In the meantime, Home Depot became my new BFF.  Those ugly Las Vegasy light fixtures hanging over my island came from there and only cost $189 each.   Plus $25 for a cheesy medallion on which to anchor them and make them look a whole lot more expensive.

Next week the kitchen mini remodel begins in earnest.  I am not looking forward to the mess but at least someone else is doing the work.

Here are a few tips, for those interested, on a few things I’ve learned from my latest and very own crumbling castle:

  1. make sure you have a copper line behind your fridge, not plastic.  The heat of the fridge’s motor warms up the plastic, drying it out, and causing it to crack.
  1. alternatively, if you are leaving your house for more than 24 hours, turn off all the water.  You can also turn off the water to the fridge but in my case, that is somewhat of an ordeal.
  1. if you buy a house but do not move in right away, get a vacancy homeowner’s policy.  Make sure you have a good insurance company.  Mine was excellent!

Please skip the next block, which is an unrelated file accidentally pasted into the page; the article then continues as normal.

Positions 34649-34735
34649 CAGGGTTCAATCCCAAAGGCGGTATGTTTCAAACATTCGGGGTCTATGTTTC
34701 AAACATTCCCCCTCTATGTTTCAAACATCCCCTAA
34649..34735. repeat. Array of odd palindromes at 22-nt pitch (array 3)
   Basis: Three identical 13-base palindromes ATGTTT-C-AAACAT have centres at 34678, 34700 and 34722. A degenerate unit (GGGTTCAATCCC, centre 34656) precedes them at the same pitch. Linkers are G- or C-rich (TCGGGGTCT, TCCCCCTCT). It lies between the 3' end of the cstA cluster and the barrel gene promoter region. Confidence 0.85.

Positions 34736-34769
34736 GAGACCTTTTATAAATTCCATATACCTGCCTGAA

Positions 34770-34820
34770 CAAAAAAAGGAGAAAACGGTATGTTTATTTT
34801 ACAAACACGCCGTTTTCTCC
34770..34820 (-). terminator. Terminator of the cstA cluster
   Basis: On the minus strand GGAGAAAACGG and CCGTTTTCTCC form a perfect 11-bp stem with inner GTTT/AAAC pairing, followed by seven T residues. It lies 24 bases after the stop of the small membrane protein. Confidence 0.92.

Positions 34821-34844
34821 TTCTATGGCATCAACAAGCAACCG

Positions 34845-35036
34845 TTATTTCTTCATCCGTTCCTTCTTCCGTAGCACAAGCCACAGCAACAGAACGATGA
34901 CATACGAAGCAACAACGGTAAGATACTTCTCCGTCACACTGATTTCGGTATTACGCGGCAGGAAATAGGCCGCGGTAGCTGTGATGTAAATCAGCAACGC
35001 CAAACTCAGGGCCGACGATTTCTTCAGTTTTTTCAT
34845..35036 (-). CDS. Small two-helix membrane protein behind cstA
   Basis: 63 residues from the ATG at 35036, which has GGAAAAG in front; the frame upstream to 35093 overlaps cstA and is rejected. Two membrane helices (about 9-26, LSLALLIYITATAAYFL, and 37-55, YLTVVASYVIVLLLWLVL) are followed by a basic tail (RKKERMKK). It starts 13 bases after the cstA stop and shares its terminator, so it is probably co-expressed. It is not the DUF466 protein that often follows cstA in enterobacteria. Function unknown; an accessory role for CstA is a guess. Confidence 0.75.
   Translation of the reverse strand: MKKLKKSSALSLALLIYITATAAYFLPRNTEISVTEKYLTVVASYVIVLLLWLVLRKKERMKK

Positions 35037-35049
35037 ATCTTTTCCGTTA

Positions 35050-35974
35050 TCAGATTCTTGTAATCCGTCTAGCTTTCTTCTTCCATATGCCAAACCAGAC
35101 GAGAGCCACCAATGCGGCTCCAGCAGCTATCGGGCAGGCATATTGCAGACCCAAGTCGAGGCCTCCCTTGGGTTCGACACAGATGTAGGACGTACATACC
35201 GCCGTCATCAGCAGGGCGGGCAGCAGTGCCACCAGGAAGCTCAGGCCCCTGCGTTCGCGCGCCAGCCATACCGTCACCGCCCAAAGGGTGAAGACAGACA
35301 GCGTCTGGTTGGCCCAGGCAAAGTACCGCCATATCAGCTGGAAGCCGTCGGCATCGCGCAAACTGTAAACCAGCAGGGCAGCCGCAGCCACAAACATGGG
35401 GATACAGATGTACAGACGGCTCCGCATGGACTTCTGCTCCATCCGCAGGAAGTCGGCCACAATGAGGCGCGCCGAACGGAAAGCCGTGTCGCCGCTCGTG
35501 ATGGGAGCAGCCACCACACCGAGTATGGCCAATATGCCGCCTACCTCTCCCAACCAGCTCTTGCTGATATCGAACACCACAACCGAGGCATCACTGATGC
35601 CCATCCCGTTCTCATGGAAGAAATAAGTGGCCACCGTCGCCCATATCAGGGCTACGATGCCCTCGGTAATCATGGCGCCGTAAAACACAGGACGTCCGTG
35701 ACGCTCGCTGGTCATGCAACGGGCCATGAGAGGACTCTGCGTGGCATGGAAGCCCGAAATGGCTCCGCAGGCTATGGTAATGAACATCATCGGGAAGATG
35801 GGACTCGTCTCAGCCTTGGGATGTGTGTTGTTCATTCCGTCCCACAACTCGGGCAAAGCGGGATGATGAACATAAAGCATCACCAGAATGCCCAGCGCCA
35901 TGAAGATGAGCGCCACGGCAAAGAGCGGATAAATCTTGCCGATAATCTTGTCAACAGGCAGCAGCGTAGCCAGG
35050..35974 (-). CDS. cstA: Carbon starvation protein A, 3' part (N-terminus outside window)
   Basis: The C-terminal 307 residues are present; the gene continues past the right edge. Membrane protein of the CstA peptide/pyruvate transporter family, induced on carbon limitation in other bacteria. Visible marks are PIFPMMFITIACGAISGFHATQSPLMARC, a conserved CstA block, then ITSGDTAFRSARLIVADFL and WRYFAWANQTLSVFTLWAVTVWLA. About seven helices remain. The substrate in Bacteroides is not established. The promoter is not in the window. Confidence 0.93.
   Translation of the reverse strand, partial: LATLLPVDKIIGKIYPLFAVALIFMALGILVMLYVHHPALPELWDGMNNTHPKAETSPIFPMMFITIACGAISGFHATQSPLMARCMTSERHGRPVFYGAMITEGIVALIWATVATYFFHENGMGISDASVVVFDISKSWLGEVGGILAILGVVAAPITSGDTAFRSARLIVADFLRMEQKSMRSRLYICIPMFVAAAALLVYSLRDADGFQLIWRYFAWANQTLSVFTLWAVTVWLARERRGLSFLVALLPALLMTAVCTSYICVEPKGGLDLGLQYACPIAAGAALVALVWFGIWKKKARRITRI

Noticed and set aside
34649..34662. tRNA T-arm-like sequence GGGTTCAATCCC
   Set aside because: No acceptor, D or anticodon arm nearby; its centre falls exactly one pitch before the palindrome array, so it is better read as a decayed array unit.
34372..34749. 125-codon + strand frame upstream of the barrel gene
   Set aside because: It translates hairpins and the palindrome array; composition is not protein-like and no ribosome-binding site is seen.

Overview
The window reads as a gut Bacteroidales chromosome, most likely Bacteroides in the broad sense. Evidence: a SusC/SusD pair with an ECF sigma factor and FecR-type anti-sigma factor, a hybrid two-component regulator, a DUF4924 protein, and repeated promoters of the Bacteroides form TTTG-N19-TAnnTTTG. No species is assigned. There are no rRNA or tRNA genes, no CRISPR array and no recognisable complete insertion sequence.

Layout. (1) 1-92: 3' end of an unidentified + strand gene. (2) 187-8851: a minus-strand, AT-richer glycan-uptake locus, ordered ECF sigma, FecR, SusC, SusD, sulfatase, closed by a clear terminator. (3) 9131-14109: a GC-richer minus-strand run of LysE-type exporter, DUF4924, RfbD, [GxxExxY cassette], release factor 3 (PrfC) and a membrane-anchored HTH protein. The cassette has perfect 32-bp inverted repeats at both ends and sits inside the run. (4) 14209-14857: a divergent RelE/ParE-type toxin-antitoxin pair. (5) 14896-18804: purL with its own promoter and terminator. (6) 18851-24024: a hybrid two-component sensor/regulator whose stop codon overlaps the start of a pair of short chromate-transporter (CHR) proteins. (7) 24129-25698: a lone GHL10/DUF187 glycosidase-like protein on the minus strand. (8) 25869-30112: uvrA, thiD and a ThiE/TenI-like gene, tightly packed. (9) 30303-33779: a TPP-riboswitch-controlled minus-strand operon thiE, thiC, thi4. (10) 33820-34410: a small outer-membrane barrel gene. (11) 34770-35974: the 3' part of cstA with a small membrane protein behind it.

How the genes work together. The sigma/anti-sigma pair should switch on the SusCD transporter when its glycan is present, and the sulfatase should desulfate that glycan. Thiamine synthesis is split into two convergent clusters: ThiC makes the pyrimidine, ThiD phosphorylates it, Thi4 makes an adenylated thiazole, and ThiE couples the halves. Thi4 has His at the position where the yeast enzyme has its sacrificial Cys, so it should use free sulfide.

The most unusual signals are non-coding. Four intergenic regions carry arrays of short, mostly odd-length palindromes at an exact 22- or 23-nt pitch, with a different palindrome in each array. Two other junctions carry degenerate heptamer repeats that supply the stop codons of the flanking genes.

1. cruise the aisles of Home Depot or Lowe’s to see just what that granite, light fixture, or faucet costs.
  1. if you do not need to fix anything til you move in, don’t.  Oversee it!
  1. if your appliance repair person is an idiot, fire him/her immediately. Then go get a good one (FYI, Mother, my ovens are fine) and put them in your speed dial.
  1. stripping wall paper from the mid 90s is a good idea.
  1. hire a professional to hang your art.  This is literally a marriage saver!  And if the person knows what they are doing, it will look a million times better.  Trust me on this one.
  1. if your floors flood, and you are in town, find a floor man to come look at the mess before you call the company to suck out all the water, in the event you can wait that long.
  1. bank some patience because you will need it.  You can put a refrigerator on a credit card but not your blood pressure.  Moving and dealing with crumbling castles is not advisable in the same 12 month period.  Just sayin’ .